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Poll: Most Americans Concerned About Driverless Cars

We’re not quite sure yet about driverless cars, many of us. Others are sure – sure they don’t want them. 

David Royse | LedeTree

A poll conducted of more a thousand adults last month found continued widespread concern about sharing the road with driverless vehicles. It’s the third poll in under two years that shows most Americans still don’t trust cars without drivers.

The survey found that 64 percent of Americans polled were “concerned” about sharing the road with autonomous cars, compared to 34 percent who said they were unconcerned about the coming of driverless cars. The poll was commissioned by Advocates for Highway and Auto Safety, a group made up of insurers, public health organizations, and safety and consumer groups, that promotes highway and auto safety.

“Advocates recognizes and supports the potential for driverless cars to help reduce needless crashes, deaths and injuries,” the group said in releasing the results. “However, missteps, mistakes, or setbacks involving driverless cars will hamper public acceptance and consumer confidence in this technology and risk progress.”

While it’s the third poll in less than two years to show more than half of Americans haven’t gotten comfortable with the arrival of autonomous cars, they’re getting close to hitting the road.

On Wednesday, the Associated Press reported that Uber says it plans to carry passengers in driverless cars – without backup drivers – by sometime next year.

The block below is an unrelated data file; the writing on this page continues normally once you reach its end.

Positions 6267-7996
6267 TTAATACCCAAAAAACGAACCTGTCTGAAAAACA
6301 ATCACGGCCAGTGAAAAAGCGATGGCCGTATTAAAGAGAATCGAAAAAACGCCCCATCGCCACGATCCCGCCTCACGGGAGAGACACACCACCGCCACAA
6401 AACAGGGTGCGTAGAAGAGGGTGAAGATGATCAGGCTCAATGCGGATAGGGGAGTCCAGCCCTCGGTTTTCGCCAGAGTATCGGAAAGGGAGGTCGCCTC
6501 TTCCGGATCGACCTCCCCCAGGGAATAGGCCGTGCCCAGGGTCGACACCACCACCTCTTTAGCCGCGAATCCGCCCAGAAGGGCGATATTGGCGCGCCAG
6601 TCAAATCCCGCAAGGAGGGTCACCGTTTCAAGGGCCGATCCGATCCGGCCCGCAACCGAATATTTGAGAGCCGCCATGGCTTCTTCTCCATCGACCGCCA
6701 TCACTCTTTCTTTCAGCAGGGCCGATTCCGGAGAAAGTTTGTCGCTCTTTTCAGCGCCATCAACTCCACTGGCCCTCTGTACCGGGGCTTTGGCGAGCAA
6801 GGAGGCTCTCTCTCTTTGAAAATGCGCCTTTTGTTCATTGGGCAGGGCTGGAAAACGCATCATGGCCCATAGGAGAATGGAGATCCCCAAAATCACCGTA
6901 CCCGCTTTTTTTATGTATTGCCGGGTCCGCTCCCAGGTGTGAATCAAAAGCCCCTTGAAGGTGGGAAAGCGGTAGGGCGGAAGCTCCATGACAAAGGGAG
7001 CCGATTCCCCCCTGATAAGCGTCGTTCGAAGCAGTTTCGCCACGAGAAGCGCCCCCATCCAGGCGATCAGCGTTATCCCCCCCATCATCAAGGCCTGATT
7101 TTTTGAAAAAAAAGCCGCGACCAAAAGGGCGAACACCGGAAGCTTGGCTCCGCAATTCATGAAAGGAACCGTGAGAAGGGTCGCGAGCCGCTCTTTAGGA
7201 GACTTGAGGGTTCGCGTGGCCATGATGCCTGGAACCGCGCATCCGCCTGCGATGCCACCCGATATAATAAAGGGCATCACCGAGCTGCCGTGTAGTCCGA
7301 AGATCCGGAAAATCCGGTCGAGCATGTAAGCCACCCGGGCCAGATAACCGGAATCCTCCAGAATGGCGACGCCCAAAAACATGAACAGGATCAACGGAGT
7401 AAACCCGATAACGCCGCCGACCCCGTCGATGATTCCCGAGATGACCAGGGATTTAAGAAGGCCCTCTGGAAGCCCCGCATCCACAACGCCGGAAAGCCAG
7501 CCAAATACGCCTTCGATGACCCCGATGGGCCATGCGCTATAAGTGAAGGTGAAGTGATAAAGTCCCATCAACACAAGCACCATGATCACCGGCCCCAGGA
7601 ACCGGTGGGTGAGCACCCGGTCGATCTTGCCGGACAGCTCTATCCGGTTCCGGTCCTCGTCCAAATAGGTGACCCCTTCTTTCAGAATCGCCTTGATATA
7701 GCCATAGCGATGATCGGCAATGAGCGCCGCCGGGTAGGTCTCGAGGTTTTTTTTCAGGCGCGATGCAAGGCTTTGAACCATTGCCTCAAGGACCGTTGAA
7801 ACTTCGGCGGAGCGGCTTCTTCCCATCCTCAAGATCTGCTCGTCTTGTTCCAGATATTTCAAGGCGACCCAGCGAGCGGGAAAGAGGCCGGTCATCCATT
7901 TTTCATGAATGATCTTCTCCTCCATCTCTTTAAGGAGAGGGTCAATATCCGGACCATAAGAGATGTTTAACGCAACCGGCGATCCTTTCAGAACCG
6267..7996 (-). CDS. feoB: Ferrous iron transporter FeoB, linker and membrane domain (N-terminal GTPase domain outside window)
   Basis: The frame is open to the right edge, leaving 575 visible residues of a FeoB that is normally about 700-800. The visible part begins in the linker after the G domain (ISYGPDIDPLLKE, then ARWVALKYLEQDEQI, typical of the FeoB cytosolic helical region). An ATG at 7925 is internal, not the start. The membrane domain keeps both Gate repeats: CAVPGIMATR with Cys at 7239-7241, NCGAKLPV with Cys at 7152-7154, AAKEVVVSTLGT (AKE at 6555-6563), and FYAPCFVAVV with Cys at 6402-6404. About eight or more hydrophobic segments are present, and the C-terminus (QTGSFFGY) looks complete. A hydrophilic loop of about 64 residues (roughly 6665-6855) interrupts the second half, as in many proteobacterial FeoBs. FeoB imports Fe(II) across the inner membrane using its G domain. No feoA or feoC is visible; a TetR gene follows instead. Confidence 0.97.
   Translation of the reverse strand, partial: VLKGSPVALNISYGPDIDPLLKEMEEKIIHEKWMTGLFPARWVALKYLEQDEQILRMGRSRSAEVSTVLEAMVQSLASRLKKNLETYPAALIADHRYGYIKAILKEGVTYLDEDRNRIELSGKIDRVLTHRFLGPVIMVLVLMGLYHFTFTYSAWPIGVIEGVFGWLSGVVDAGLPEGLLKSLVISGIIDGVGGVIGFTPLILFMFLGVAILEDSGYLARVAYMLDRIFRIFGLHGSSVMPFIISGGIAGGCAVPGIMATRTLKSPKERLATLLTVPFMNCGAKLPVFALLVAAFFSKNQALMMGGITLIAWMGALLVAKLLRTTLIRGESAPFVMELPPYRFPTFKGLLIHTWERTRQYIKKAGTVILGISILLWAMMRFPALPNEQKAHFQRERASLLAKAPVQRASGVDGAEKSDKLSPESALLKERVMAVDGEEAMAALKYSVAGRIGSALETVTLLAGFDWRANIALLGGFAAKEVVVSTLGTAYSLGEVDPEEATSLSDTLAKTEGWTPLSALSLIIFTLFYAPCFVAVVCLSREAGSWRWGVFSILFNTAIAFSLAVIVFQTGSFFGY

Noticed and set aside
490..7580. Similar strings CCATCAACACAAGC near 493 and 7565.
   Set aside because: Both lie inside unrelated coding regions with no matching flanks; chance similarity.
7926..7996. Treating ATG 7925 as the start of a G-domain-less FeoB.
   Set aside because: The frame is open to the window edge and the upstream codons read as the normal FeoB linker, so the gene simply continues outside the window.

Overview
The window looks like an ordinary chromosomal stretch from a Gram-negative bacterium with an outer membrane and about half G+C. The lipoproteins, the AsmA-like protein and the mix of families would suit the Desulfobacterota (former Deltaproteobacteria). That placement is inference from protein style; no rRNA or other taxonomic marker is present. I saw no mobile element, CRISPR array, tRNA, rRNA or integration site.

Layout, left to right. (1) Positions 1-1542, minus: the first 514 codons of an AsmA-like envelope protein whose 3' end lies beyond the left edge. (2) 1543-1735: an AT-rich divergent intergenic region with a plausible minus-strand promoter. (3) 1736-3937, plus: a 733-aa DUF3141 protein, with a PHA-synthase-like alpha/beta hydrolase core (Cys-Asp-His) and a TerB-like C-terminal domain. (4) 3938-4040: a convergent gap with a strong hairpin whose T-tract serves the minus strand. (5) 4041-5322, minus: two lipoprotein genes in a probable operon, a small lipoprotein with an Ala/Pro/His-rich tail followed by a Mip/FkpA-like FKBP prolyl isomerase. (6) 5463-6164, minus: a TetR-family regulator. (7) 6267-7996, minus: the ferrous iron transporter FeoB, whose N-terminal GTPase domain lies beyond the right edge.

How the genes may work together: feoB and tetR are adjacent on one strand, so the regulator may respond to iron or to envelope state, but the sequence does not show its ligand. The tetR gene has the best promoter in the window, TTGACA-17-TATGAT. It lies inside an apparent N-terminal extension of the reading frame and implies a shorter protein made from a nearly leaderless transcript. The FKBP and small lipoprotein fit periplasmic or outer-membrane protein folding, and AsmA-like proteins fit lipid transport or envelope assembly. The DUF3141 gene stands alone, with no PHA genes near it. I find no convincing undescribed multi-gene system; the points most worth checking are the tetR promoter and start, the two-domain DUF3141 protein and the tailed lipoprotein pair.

“Once we can check that box, which we call passing the robot driver’s license test, that’s when we can remove the vehicle operator,” Advanced Technology Group leader Eric Meyhofer said in an interview with AP at an auto industry investors conference in Detroit. “We’re going aggressively too.”

Driverless cars are already being tested, both on test tracks and on public roads. Uber has been doing both, in Pittsburgh, for example. It first tests cars in an enclosed “city” it built at an old steel mill site, and then tests them in certain parts of the actual city of Pittsburgh, including downtown. It’s still using backup drivers, though.


Waymo, owned by Alphabet’s Google, is testing driverless cars on public roads in the Phoenix area without human backup drivers already. Last week, it started testing driverless Chrysler minivans in San Francisco.

An October survey by Pew Research found that 56 percent of those polled said they wouldn’t ride in a driverless vehicle. And a 2016 Kelley Blue Book Survey found nearly 80 percent who said a driver should always have the option to drive themselves and almost one out of three said they’d never buy a car that could operate autonomously.

The December poll found that most Americans want additional safety standards developed for features on driverless cars and more than 8 in 10 support the government coming up with some cybersecurity rules to protect cars from hackers.

 

About David Royse

David Royse is the Editor-in-Chief of Ledetree.com. He has been a professional journalist for more than 20 years, including stints with The Associated Press and The News Service of Florida. He enjoys writing about health and medical science, and hopeful stories about scientific breakthroughs and new technology.

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